Palo Alto Unified School District’s plan to install four solar panels in the Palo Alto High School parking lot on El Camino Real is drawing opposition from several community organizations.
These organizations include the Friends and Alumni of Palo Alto High School and the Paly Facilities Steering Committee.
According to the district sustainability program manager Rebecca Navarro, an independent contractor called Renewable Energy Corporation Solar will begin building the panels in early June, with most of the heavy construction being completed before August.
“We plan to keep the same number of parking spots and the same or similar layout,” Navarro said in an email. “Students will have the same number of spots they currently have, to my knowledge.”
Opponents of the plan say that the solar panels could block the view of Palo Alto High School’s historic Tower Building from El Camino.
“It’s important when in weighing costs and benefits that we also consider cost to our green environment and the architectural integrity of our historic buildings,” said Rachel Kellerman, a Paly librarian and member of the Palo Alto Historical Association. “There are many who believe we can attain great solar benefits at Paly without the permanent cost of losing new and future trees and the view of our historic buildings.”
According to Kellerman, the district should try to find other ways to integrate the panels without disrupting the campus aesthetic.
“Paly really needs solar, but not at the expense of historic buildings and our green landscape,” Kellerman said. “Paly should adopt solar on its rooftops and in places that are away from public view using a deliberate, transparent process … The space at the corner of Embarcadero and El Camino is basically Paly’s front yard. No other buildings on El Camino in our neighborhood have solar carports in front of their entrances.”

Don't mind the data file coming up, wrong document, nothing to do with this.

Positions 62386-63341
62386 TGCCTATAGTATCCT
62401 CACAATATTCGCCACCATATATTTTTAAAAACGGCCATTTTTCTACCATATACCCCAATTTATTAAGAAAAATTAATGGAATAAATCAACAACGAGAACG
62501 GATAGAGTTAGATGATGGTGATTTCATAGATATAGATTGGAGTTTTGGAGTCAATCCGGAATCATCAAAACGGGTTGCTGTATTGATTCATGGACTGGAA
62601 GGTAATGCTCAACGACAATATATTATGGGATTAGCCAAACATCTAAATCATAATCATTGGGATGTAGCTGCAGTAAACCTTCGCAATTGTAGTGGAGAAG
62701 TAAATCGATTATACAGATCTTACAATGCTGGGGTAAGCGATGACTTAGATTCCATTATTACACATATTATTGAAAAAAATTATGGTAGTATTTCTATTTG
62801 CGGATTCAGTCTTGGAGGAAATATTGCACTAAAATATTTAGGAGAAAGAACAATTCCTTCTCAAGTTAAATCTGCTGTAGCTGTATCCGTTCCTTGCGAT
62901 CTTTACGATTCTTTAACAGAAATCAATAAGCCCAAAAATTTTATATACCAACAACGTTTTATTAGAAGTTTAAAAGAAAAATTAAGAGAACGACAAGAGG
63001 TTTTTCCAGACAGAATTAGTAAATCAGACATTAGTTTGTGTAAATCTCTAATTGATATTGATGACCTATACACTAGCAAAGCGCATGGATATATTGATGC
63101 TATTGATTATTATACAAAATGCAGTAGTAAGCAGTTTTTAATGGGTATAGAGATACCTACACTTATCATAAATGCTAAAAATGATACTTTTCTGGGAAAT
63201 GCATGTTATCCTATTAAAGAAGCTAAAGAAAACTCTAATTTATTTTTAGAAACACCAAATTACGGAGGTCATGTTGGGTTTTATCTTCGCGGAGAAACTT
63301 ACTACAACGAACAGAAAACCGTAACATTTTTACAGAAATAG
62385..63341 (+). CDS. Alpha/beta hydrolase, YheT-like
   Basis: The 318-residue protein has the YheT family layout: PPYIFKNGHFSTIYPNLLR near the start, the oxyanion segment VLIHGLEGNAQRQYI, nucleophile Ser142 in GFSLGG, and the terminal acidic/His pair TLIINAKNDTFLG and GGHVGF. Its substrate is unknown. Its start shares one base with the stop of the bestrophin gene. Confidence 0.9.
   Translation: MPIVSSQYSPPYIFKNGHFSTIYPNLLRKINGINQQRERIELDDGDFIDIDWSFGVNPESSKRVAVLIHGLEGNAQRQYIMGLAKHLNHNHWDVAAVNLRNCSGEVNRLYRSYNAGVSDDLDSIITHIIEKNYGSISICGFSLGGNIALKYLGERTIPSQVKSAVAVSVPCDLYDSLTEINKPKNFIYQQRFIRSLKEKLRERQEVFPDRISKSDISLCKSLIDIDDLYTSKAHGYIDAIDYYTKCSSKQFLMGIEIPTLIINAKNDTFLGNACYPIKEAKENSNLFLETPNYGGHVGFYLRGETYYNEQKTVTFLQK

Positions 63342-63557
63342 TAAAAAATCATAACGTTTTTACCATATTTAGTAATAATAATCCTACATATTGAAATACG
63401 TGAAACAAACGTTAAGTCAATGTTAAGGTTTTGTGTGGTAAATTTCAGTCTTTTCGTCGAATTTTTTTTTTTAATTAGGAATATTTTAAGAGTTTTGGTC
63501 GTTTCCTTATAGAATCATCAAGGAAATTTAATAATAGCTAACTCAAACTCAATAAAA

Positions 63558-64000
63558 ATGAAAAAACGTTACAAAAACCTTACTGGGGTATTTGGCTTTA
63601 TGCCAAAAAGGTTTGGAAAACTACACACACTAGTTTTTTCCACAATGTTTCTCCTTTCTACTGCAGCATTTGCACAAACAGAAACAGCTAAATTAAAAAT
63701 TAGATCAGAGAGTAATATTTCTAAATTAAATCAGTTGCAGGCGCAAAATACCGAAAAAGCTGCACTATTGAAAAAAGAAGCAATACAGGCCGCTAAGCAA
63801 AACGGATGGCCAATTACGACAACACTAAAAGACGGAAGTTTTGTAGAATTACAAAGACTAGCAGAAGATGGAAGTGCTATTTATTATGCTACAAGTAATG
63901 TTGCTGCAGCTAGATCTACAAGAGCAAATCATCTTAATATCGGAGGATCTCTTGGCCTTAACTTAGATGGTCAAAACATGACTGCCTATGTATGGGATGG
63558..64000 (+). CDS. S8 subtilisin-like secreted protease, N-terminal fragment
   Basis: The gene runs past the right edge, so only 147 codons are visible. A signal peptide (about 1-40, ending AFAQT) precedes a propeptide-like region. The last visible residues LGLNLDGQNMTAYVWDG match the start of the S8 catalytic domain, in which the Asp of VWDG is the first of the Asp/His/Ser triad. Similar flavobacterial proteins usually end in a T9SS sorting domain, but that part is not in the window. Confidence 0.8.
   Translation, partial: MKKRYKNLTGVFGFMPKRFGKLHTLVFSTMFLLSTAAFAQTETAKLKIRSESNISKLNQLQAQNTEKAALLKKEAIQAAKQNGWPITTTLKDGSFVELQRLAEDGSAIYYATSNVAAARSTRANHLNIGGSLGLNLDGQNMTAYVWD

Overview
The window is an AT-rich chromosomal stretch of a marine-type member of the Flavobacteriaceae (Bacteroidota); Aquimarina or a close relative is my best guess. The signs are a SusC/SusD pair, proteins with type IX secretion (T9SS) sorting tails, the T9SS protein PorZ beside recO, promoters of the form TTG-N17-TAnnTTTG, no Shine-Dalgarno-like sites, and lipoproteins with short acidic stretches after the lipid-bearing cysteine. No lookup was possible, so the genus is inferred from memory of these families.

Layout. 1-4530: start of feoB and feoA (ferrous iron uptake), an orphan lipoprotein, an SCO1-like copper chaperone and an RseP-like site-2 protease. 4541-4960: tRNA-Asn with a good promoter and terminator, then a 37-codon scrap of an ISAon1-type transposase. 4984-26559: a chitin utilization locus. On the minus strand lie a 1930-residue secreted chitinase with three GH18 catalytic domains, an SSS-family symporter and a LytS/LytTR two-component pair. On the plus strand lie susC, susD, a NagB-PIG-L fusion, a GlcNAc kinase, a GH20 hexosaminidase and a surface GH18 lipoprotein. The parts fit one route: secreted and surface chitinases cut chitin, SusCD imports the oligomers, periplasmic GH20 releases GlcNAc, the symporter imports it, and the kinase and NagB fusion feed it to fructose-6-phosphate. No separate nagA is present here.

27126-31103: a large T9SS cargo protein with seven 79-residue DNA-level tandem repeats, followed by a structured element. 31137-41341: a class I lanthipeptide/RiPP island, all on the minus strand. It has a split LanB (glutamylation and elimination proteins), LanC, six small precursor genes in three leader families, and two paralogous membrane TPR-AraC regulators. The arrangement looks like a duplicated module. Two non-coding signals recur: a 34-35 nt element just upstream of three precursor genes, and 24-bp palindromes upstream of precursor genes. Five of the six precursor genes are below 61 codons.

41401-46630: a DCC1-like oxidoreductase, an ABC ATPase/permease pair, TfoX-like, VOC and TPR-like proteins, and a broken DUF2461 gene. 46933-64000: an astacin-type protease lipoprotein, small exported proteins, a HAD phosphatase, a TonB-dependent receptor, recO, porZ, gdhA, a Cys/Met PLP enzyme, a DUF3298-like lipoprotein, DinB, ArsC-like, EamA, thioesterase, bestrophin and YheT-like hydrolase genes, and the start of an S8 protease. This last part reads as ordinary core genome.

In 2016, the district hired a consulting company, ARC Alternatives, to survey school campuses as potential building sites. Navarro, who has worked closely with ARC Alternatives, says that it has taken community criticism into account in the planning process.
“We have listened to community concerns about the view of the Tower Building and have shared these concerns with our leadership as well as our design team,” Navarro said in an email. “After considering a number of ways to address this controversy, we have decided to move forward with a solar plan that offers the same generation capacity for Paly campus and preserves the view of the Tower building.”
Navarro did not specify what the plan was or how it would not interfere with the view of the Tower Building in her email.
Members of the community voiced their concerns during a PAUSD board meeting on May 8.
“The first concern I will address is the silent way this proposal is handled,” said Edith Miller, the president of Alumni and Friends of Palo Alto High School. “Neither the Paly facilities committee nor the alumni were aware of the already signed contract until this March. Many alumni have reminded me that when the district wishes to let people know what’s going on, such as middle school name changes … the word gets out very quickly. So the question is, why did this notice not come out more quickly to everyone?”
Speaker Kirsten Essenmacher, who is also a member of the Alumni and Friends of Palo Alto High School, said that the board has placed too much emphasis on sustainable energy.
“Sadly, the district sustainability committee and staff focused entirely on sustainable energy, which is a laudable goal, but in doing so also failed to take into account the need for sustainable development,” Essenmacher said. “In addition, the carports will loom large and ugly over the surrounding trees and will break up the arboretum, which will then cease to exist as a unified greenspace.”
In contrast, Junior Adam Love said PAUSD should follow the example set by other school districts that have also installed solar panels in their schools.
“I think that’s [the solar panels are] actually a really good idea … I’ve seen that other districts have incorporated solar panels into their parking lots, and I think that being a green city, as we are, living in Palo Alto, it’s about time that we get solar panels … I’m glad it’s happening,” Love said.
The district ordered the construction of the panels to save money on energy costs, according to Navarro.
“We will not generate enough power to offset our electricity consumption entirely, so CPA Utilities [Palo Alto Utilities] will credit us on our bill for what the panels have generated,” Navarro said. “We estimate that we will save about $12,000 annually on Paly’s electric costs.”
According to Navarro, REC Solar will oversee the construction of the panels at little to no cost to the district, which will be able to buy the power that the panels supply.
Once the solar panels are installed, they will be on campus for at least 20 years, Navarro said.